It was Karl that decided the issue. A sling stone struck him square on the rump, and he bolted. He broke one line himself, and Daniel severed two more before they could go taut and pull his feet out from under him. A final rope on Karl's far side, where Daniel couldn't reach, snapped tight but didn't slow the horse's dash as a bandit was dragged from the brush and onto his face before he could let go.
Reuben sprinted after the beast, cursing him and the slingers in turn, and Daniel took after him as he sheathed his sword, the girl following only a step behind. The enemy, it seemed, had reevaluated their odds, for the stones slackened off once it was clear the little band was leaving, and there was no sign of pursuit. Karl slowed to a trot after splashing through the stream, then finally turned back to Reuben. Daniel and the fugitive girl caught up to the errant knight just as he was pulling the rope off his horse's neck, uttering soothing whispers.
The excitement and exertion finally caught up to Daniel, and he slumped to the ground, sucking air. The girl, about Daniel's age, wasted no time in stripping off her grimy bandit's clothing to reveal a bright green, airy blouse that hung down over a pair of pale yellow pants, or possibly leggings; Daniel couldn't be sure. Finally she shook out her auburn hair before tying it back with a red scarf. She looked back and forth from Daniel to Sir Reuben.
"Well, Sir Knight," she said, "I thank you for the hand in my escape. By your leave, then." She bobbed a nonchalant curtsy and turned to go.
"Hold, young lass!" Reuben cried. "Stand fast, I say!"
She turned only enough to look back over her shoulder. "All respect to you station, Sir Knight, but I'm no serf of yours."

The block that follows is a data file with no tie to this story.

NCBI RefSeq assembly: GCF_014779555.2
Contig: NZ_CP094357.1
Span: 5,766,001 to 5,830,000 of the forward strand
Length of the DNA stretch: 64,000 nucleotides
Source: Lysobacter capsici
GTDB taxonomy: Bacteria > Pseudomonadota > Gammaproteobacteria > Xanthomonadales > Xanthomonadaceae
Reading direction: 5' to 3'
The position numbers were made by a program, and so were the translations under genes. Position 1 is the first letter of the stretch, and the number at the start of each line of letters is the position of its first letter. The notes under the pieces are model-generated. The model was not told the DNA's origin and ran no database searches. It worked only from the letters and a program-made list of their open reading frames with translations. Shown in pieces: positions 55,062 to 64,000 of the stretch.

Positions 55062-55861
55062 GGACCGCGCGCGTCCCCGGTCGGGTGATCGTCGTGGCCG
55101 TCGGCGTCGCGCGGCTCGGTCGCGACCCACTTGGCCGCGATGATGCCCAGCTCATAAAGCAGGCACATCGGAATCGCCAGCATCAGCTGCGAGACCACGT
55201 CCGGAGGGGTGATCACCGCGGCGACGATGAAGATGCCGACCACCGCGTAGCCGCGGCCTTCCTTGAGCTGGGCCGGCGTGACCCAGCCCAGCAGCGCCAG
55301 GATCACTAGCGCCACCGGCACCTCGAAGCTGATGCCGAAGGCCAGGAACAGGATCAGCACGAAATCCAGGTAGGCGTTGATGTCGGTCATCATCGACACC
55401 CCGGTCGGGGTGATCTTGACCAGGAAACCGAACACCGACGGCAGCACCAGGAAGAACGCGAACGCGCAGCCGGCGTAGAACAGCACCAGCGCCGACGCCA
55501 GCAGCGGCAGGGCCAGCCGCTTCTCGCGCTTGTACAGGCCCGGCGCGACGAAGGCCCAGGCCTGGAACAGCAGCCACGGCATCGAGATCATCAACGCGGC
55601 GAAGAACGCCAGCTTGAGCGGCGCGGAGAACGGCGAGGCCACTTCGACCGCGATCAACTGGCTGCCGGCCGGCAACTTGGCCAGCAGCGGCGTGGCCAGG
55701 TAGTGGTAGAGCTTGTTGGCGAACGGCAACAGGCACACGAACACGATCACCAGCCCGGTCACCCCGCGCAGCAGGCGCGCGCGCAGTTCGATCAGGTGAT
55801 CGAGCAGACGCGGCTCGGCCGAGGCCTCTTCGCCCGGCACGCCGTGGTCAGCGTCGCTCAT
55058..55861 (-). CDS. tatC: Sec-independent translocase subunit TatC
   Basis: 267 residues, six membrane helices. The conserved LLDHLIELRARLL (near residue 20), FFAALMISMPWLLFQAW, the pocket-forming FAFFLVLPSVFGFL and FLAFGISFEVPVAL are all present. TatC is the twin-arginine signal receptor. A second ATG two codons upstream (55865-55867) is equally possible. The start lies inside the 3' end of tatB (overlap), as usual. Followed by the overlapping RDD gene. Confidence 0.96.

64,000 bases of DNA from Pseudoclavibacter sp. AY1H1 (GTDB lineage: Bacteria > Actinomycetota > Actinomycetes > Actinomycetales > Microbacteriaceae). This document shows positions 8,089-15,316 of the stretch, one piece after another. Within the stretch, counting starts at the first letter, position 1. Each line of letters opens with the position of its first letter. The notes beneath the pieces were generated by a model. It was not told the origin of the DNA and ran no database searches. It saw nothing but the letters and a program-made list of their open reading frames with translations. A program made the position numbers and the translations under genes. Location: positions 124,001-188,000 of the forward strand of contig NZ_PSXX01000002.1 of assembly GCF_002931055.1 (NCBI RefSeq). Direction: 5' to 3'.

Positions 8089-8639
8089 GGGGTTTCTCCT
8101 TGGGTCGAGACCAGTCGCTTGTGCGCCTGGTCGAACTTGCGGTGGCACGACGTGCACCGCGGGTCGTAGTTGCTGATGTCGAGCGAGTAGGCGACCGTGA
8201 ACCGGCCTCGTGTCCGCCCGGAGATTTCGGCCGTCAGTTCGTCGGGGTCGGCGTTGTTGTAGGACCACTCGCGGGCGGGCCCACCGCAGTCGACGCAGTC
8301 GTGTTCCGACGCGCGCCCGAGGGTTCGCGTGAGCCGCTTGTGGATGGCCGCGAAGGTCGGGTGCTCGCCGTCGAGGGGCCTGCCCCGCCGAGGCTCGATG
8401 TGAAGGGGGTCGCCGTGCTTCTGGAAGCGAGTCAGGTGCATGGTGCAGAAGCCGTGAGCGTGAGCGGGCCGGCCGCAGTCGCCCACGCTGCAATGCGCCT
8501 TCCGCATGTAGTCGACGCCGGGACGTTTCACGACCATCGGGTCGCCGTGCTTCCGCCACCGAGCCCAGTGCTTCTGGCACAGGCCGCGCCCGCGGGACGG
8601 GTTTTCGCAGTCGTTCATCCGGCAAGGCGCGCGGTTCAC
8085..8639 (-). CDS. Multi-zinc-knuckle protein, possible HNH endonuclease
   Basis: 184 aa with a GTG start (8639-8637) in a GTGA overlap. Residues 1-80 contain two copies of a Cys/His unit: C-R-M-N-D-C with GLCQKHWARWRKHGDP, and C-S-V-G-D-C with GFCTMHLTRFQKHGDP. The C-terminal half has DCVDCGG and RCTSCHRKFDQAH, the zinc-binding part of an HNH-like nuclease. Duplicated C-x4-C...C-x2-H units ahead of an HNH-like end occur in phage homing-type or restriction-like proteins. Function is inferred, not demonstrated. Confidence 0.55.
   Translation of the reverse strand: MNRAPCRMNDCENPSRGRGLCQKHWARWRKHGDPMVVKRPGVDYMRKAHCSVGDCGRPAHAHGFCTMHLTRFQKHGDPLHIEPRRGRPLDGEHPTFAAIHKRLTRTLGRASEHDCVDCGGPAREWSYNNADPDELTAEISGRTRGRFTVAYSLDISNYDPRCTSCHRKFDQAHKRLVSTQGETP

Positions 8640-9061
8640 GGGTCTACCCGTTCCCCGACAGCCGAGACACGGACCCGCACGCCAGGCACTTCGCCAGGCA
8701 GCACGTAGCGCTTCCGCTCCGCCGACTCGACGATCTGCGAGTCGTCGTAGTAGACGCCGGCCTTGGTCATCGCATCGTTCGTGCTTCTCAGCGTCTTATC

"You are, of course, most right, young miss, for Sir Reuben of the Roads and Dales has but one serf…him being none other than the honorable mount you did presume to manhandle, or at least attempt the same, and lucky you are he didn't bite your delicate fingers off for the effort…and one page, Daniel the Miller's Son, bearer of wondrous blade. Now, I would have the honor of your name and story before we do part company, and perhaps can offer something in trade for the privilege of your association, for I suss that even my humble rations might sit well in the belly of such a rawboned girl come so lately from what must have been a wearying trial."
She cocked an eyebrow at Daniel. "Does he always talk that way?"
Daniel nodded. "So far. But I've only known him a few hours."
"Ah. Well, somewhere in that long script I think I heard you ask my name. It's Rebekah, no roads or dales or daughters-of, just Rebekah, and I also think I heard something about food."
Reuben reached into a saddle bag and pulled out a pouch of biscuit and jerky. Rebekah took it from his outstretched hand and set to with a gusto. It seemed the knight had been right about her ordeal.
"Are you alright?" Daniel asked from his spot on the ground. "Did those men hurt you?"
She shook her head. "I'm sure a couple would have, but there were more that wouldn't have any of that, and the rest didn't care one way or the other. They're more desperate than wicked, I think." Daniel glanced down as he thought of the one he'd killed. "Not that I'm sticking up for them, mind; I was certainly eager to get out of there before they could decide what to do with me."
"You'd not been long in that den of thieves, then?" Sir Reuben asked.
Rebekah finished the last of her meal. "A day. Then you two came along and the hideout emptied to deal with you. They should have left more than one to watch me, or one with more sense."
"How did you end up there? And why are you dressed like that?" Daniel asked.
"What, you mean with colors?"
"Well, dye doesn't come cheap, and you're no wealthy noble…"
"Who says?" Rebekah interrupted.
"Careful, lass," Reuben cautioned. "It's a capital crime to pretend nobility." Daniel could feel the knight's eyes on him.
"Fine," the girl assented, "I'm no noble, but I've performed for a petty one now and again, and if they choose to pay in showy clothes, the better to support our act, who am I to complain if our bellies are full?"
"Act?" Daniel questioned.
"Of course," Rebekah replied, turning a quick pirouette then adopting Sir Reuben's stance and manner. "For it is that you two wandering, bachelor knights have happened to aid in the most daring escape of Rebekah of the Nightingale's Voice, Singer and Player Extraordinaire, specializing in bonny ballads, jaunty jigs, imperiled princesses, and distressed damsels of all and sundry kinds. Most glad to make your acquaintance… So where are we going?"